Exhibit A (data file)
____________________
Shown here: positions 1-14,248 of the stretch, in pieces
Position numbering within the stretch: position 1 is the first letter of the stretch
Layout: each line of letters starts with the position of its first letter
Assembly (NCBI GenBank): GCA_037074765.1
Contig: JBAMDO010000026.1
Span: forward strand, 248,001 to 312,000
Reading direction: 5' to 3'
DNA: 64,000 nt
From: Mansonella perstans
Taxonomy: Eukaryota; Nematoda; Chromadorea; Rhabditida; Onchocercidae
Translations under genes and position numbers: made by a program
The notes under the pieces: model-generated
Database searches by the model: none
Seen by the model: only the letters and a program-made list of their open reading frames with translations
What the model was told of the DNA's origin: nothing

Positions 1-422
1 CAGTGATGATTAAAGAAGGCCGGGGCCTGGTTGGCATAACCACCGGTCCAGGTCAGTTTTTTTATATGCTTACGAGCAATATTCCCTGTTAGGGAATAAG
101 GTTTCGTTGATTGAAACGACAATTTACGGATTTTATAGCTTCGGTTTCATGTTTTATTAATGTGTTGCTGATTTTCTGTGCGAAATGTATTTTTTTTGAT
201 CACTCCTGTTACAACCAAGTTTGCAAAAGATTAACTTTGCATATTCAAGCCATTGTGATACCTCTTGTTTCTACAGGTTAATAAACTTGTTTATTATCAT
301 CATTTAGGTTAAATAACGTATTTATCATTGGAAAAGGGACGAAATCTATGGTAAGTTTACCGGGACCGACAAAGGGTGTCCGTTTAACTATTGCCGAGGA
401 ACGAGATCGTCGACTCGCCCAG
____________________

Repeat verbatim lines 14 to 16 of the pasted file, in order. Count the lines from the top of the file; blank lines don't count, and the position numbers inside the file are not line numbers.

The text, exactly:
Seen by the model: only the letters and a program-made list of their open reading frames with translations
What the model was told of the DNA's origin: nothing

Positions 1-422